Health Economics of Smoking Cessation Interventions

Smoking is known to be a key modifiable risk factor for a number of non-communicable diseases (NCDs) such as cancer, cardiovascular disease (CVD) and chronic respiratory conditions. Smoking also reduces life expectancy by 10 years…

BY Dr. Subhrojyoti Bhowmick

Cigarette smoking is rampant across India, with 14% of the population reported to smoke cigarettes, and a study has reported that 28.5% of Indians are ever-smokers. India has over 100 million adult smokers, which is the highest in the world after China.
Nearly a quarter of the male population smokes cigarettes, with a higher prevalence among the elderly, widowed, alcohol consumers, manual labourers and those with lower education end economic status. Similarly, the Global Adults Tobacco Survey-India (GATS-India) reported a higher prevalence of smoking among males, illiterate individuals, those from poor households and rural areas. The average number of cigarettes smoked per day is reported to be 7 per day among women and 6.1 per day among men.

Disease burden
It is alarming to note that 14% of ever-smokers in India show some form of respiratory illness. The burden of tobacco-related cancers in India was estimated 366,000 in 2015 and
is estimated to increase by nearly 40% by the year 2050, with an estimated burden of 508,000.There is also significant cardiovascular disease (CVD) burden due to
smoking, with most CVD deaths attributed to tobacco smoking. Five percent of deaths among Indian women and 20% of deaths among Indian men are attributed to smoking. In comparison to never smokers, current smokers had an age adjusted relative risk (RR) of 4.6 for myocardial infarction. In addition, persons consuming more than 10 cigarettes per day (median 15 cigarettes/day) had an RR of 7.3 in comparison to never smokers.

Direct and Indirect cost impact
Using information from the National Sample Survey and the Global Adult Tobacco Survey, it was determined that the economic costs of tobacco use amount to approximately 1.04% of India’s GDP, while direct health expenditure for the treatment of tobacco-related diseases accounted for 5.3% of total private and public health expenditures.

The total economic costs attributable to tobacco use from all diseases and deaths in India in the year 2017-18 for persons aged 35 years or older amounted to INR 1,773.4 billion (US$ 27.5 billion), of which 22% was direct and 78% was indirect cost. Smoking contributed 74% of the total cost. A majority of the costs (93.3%) were borne by those in the age group 35-69, while those aged 70 and above shared the remaining 6.7%.The costs of premature mortality alone were 75% of the total economic cost. The total cost of premature mortality due to tobacco use across all age groups was INR 1324.5 billion as shown in Table 4. Costs from smoking accounted for 76% (INR 1006.6 billion) of the cost of premature mortality attributed to tobacco use.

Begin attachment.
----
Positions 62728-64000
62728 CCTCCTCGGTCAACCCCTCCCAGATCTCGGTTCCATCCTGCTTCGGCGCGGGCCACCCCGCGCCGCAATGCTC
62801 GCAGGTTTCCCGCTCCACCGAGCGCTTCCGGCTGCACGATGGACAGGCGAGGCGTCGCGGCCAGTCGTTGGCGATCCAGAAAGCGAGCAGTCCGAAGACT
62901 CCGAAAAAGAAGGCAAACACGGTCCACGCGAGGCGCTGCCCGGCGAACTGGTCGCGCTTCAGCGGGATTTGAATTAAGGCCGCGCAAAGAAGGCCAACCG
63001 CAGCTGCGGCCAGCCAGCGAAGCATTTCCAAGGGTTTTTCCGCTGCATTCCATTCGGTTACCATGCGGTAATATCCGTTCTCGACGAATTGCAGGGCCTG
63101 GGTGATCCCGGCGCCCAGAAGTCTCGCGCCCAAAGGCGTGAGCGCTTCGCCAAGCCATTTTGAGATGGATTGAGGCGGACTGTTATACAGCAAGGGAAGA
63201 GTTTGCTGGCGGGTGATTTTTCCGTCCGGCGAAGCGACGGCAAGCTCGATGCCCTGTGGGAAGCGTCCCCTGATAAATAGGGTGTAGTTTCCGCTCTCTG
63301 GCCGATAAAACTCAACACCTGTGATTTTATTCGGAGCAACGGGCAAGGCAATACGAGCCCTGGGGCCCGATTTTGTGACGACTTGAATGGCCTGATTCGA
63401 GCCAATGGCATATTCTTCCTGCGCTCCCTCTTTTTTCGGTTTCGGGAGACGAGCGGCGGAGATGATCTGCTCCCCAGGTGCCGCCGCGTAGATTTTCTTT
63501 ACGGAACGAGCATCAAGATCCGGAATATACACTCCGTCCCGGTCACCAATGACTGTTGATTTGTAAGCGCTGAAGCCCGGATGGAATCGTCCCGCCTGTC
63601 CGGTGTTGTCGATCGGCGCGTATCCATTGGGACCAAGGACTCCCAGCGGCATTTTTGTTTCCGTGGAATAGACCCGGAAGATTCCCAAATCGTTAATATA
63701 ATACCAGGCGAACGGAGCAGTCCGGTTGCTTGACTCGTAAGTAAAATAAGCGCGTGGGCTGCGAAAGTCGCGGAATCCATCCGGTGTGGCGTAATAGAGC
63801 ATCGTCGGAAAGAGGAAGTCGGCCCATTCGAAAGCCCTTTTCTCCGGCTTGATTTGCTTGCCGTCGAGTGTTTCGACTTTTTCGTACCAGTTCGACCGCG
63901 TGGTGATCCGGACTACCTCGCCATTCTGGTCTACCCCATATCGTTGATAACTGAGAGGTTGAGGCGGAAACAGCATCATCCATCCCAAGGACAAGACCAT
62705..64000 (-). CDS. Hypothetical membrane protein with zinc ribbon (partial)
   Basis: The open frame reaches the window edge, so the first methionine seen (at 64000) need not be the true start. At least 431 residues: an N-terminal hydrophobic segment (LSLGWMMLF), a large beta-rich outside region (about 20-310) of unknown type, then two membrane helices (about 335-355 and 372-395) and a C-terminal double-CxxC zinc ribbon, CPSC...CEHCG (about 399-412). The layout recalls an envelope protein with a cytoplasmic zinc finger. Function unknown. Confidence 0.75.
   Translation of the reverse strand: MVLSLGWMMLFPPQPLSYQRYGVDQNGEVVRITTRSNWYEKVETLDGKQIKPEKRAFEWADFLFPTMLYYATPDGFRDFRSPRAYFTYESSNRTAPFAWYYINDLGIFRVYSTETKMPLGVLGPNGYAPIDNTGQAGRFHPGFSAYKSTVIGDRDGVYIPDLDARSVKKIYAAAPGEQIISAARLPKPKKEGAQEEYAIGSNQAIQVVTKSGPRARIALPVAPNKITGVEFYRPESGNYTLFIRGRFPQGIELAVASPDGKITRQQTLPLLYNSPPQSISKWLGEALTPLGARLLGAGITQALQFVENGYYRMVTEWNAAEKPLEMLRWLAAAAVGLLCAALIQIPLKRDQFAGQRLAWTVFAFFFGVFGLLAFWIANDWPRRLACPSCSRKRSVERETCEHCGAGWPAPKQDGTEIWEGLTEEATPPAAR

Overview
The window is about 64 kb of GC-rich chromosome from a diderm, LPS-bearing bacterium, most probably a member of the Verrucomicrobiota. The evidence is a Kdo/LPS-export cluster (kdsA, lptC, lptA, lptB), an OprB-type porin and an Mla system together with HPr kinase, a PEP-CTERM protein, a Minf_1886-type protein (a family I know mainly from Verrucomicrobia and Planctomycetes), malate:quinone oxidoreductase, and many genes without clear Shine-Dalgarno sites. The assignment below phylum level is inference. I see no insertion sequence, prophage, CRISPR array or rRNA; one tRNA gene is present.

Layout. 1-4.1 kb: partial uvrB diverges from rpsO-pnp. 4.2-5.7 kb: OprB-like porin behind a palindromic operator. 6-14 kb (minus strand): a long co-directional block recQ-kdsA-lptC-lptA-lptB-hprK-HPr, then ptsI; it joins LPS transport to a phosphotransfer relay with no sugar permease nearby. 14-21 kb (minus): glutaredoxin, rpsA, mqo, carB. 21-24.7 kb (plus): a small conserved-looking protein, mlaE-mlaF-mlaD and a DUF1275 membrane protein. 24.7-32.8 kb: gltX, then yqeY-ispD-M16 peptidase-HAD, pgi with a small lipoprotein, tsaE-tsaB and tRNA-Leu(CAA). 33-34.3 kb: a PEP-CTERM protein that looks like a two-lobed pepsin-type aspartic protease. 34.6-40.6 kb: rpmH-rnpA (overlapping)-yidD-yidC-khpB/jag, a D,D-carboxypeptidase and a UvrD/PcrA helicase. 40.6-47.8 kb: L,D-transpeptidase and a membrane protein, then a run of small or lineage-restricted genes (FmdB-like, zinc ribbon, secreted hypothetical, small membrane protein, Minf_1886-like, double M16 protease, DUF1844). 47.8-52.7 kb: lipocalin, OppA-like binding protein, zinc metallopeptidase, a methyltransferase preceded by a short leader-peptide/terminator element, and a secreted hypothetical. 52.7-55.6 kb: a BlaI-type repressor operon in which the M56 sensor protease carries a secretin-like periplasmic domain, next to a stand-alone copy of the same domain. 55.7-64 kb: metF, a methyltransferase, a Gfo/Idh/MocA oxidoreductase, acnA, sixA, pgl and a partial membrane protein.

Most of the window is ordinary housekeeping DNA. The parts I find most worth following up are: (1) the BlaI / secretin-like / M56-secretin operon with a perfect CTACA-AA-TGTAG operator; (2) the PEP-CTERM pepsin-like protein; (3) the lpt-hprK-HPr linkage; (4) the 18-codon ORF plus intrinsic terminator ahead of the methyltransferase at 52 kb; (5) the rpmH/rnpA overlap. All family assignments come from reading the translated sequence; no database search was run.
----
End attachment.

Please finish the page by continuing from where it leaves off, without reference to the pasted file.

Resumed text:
The estimated total economic costs attributable to tobacco use is about 1.04% of the GDP in the year 2017-18 while the total excise tax collected on tobacco products in the previous year amounted to only about 12.2% of this cost. In other words, for every INR 100 that is received as excise taxes from tobacco products, INR 816 of costs is imposed on society through the consumption of tobacco.

Impact of smoking on health
According to the World Health Organization (WHO), over 5 million people die each year due to diseases associated with smoking, such as cancer, heart disease, liver disease, and stroke. In fact, nearly 16% of all NCD deaths and 1-0-30% of all cardiovascular deaths are linked to smoking. It is estimated that by the year 2030, there would be 8 million deaths attributable to tobacco smoking. Even exposure to second-hand smoke (SHS) increases the risk of developing and progression of atherosclerosis.

The health risks of tobacco smoking have been demonstrated in several studies, indicating a 2-3 fold higher relative risk of coronary heart disease (CHD), 1.5 times for stroke, 1.4 times for chronic obstructive pulmonary disease (COPD) and 12 fold risks for lung cancer. The risks are similar in men and women, but are higher for younger individuals.

Current smoking cessation aids

Role of smoking cessation
Smoking is a leading cause of preventable morbidity and mortality across the globe.The number of smokers is expected to be in excess of 1.6 billion by the year 2030, despite smoking cessation interventions and increasing awareness of the dangers of smoking. Smoking cessation has a major health impact. Smoking cessation is associated with a lower risk of CVD within 5 years of smoking cessation. Smoking cessation is associated with an 18% lower risk of all cancer, 26% lower risk of smoking-related cancer, and 45% lower risk of lung cancer compared to heavy smokers. Furthermore, smokers who quit before the age of 35 years have a life expectancy similar to individuals who have never smoked.

Studies in USA report that 66% of adult smokers express a desire to quit smoking, but only 50% try to quit each year. Alarmingly, less than 10% of smokers who try to quit succeed in quitting for 6 months or longer. Furthermore, 75% of those who attempt to quit smoking by themselves relapse within the first week. There is evidence that receiving medical advice to quit smoking leads to 1-year abstinence rates of 5-10%, which could translate to public health benefits. There is a need for implementation of smoking cessation strategies using a variety of available non-pharmacological (behavioural counselling) and pharmacological means.

Nicotine replacement therapy as part of smoking cessation: Rationale